kw

You -

pressure chest wall

INTRAPLEVRAL FLUID

SASOV Sour

*lings are able to inflate / deflate besed on

pressure differences (doesn't matter what Patm is because everything is relative) transpulmonary pressure (Ptp) is positive, even when exhaling prevents lungs from fully

collapsing during exhalation * Inhalation - diaphragm contracts, chest wall expands,

Pip t = causes Pty to f & ungs expand (subtracting

a more negative # = adding a bigger number) ne before inhalation: Pep = o-(-4) = t4 .

during inhalation - Pep o-(-5) = +5 = inhale *intercostal nerves nerves from brainstem/spinal cond

that innervate lings * phrenic nerves nerves from brainstem that innervate

diaphagm

Study pup

Progressive

chronic disease =

gets worse every day t

never goes away (ex. emphesema)

il more in

Nerves that innervate lungs

come from brainstem (pons, medulla) 'rhythm generator : Rusotondo controis rate of

breathing (typically 12-15x per min)

sleep causes &

opiates causes & ethanol causes & progesterone causes I (esement

lesppregnant) barbituates causes exereise causes ? * conscious control can ↑ + 1 h everal

muscle movement pulmonary streten reflex & chemoreceptors in lurgs detect gases in blood

- carotids located in arch of aorta & at woobonds on

left & right side → aortic & carotid bodies detect co2, O2 + N in blood (partial pressures) & [ht] sends signals to adjust breathing in response

i O2 in blood = 7 breathing [H ] important bic it relates to co

rens in blood (^ CO2 = ↑ [MF]) CO2 + H2O = H2CO3 Home & Hol

- annydrase

bicarbonate acidosis - acidic blood for any reason

> respiratory audosis - audosis due to respiratory

issues (ex: cannot exhave as well as inhale cannot expel all co2+ it reacts w/ H2O & forms Ho

* kidneys can alleviate effects by helping & [HA] = metabolic compensation metabolic acidosis - acidosis from metabolic issues (ex. lactic acid from exereise) * respiratory system can alleviate effects

by 7 breathing to get rid of cor (causes equilibrium Shift: H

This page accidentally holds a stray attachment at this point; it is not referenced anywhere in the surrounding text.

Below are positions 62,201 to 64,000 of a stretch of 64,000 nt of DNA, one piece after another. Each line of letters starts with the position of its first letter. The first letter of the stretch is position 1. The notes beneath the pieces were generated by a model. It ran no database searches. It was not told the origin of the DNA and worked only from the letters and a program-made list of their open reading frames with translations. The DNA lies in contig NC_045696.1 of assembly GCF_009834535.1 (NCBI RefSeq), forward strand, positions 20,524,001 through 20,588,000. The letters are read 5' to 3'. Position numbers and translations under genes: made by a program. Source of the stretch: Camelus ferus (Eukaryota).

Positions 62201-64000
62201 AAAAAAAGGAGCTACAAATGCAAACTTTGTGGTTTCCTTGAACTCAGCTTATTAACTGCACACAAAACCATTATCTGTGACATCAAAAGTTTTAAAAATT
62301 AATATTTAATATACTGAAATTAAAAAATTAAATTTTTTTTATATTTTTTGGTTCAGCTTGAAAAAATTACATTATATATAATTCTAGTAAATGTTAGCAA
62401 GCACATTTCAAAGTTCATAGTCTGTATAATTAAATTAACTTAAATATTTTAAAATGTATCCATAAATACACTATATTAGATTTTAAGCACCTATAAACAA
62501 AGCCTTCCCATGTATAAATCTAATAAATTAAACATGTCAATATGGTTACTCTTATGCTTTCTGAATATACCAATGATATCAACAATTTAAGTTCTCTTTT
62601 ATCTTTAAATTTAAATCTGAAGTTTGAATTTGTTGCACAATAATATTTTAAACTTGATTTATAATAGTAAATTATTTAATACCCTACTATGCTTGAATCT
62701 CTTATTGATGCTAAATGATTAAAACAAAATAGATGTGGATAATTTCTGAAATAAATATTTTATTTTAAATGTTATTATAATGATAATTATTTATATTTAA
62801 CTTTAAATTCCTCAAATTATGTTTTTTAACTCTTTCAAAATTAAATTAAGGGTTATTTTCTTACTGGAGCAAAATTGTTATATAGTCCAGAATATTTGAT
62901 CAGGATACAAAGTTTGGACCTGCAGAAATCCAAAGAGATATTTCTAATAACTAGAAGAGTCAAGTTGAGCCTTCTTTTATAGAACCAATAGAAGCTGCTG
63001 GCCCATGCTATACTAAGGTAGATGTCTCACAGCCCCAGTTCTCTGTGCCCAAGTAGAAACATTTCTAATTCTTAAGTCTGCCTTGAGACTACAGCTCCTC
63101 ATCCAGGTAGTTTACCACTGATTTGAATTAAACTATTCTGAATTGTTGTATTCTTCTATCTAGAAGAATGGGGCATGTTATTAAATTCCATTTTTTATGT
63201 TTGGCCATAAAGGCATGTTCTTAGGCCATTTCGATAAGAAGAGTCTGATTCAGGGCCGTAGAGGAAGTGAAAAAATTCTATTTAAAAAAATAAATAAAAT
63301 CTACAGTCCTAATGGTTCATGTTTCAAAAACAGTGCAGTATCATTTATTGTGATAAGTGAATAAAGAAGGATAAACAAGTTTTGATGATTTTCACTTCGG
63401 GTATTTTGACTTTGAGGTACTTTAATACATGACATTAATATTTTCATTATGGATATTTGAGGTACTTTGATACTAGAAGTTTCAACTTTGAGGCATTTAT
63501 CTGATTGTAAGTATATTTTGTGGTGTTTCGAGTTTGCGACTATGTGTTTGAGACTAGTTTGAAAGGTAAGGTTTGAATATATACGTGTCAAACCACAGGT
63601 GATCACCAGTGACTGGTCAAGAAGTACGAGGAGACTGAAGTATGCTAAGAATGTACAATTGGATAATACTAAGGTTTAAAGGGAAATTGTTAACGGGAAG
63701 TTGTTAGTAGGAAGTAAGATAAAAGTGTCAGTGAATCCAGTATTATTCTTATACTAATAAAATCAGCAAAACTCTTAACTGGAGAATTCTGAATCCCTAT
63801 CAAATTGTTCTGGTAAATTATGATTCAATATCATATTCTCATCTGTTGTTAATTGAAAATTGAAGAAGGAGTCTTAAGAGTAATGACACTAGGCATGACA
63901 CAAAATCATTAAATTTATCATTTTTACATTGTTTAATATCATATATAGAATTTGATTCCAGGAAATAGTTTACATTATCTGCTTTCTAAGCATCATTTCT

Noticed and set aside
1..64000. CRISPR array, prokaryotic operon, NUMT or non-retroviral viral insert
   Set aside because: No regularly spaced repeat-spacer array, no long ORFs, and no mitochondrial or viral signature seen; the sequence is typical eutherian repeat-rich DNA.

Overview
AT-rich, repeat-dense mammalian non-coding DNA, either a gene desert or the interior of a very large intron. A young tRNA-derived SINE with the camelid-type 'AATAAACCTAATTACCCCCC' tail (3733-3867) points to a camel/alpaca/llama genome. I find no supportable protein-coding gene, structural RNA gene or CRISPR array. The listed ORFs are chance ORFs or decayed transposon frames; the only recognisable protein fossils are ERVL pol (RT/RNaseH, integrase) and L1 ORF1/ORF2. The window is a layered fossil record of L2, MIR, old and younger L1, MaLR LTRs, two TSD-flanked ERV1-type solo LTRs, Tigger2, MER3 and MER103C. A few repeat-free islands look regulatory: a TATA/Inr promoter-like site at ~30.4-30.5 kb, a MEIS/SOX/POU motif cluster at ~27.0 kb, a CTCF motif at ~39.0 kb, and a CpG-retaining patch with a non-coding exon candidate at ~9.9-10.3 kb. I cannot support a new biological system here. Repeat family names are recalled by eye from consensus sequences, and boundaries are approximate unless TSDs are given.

(O2)

-

carbonic

Study Son

dy Soup

4/7 Recap from last lecture:

resp. acidosis correct w/ help of kidneys

- emphysema - chest surgery - pulononary edema

-Overdose CNS depressants metabolic acidosis correct w/ lings (get rid of CO2)

- exercise (lactic acid)

Ketoaudosis - acidosis derived from Ketores (ketones

are byproducts of patty acid breakdown)

Alkalosis

relatively incommon, a pH ( [+]) -respiratory alkalosis

breathing more CO2 out than body is actually

producing = hyperventilation

causes = stress, high altitude compensate al kidneys (Ht from epithewal cells

into blood) metabolic acidosis

ingestion of alkali substances in causes respiration to slow down (prevents co2

from leaving so more to can be produced) vomiting = causes net deficiency of Ht (thus and base in body) non

dy pup

Stud

CO2 + Oxygen Movement

Figure 13.25 (don't need to know structure) - hemaglobin

- quaternary structure - 4 subunits (each have a

heme group wl an Fe 2+ that can each bind ano)

uhen all u have an o = satorated (100%)

Study Sou

- Figure 13.27

- when oxygen binds to hemoglobin molecule, it

is no longer in solution causes a concentration

gradient for remaining oxygen

Hb + O2 ~ HBO2 REVERSIBLE - the more oxygen that is used ( H6O2), the

more oxygen that must be supplied (free O2)

the SOUP

4

8

look in more

@ % sunt saturation of O2 fluid O2 = more O2 in blood

amount of O2 unloaded

in

Saturation

tissue capillaries

OF

Hb

why does it do this (not linear)?

cooperativity when oxygen binds to hemoglobin, it causes next here to be easier to bind next oxygen; which makes next one easter etc.

em 4o, mmHg 100 mmHg systenous POS systemic

PO2

arterial

#LUNGS

Judy SOU

Study Soup

favors disociation favors association on Hb+ 2 H2O2 H6O2 Hb+Oz *O2- REQUIRING

PARTS OF BODY * in the presence of co, 7 [+] or ↑ heat causes

shift of arve so that pressure is required

to e allow binding (binding affinity has & * the more active you are the more exygen you need fuse #oxygen delivery varies across different tissues based on

su individual activity

Study Soul

1 Study Soup

• Bohr effect - hemoglobin's binding affinity over PO2

(the graph)

different in different organisms depending on their

metabolic needs (ex humans> elephants) Figure 13.28

O2 is inhaled into alveolus (PO2 alveolus > PO2 pulmonary capillary) moves into capillary

O2 dissolved in plasma O2 dissolved in cytosol OF RBC Or band to hemaglobin once RBC gets to parts of body in need of Ozi gradient exists to allow O2 to diffuse

from hemoglobin to interstitial fluid to cells

• RBC is now free to go bind now Oz when co2 is produced by the cell diffusion gradients

allow co to leave cell & diffuse to interstitial

fluid, plasma in blood, - RBCs o

gradient maintained by CO2 + Mb HbCO2 and Cl2 + H2O → H2CO3 HCO3 + H+ dissolved CO2 diffuses to alveoli e lings due. to gradient = exhalation of CO2

Study Cup

Stu

Study Soup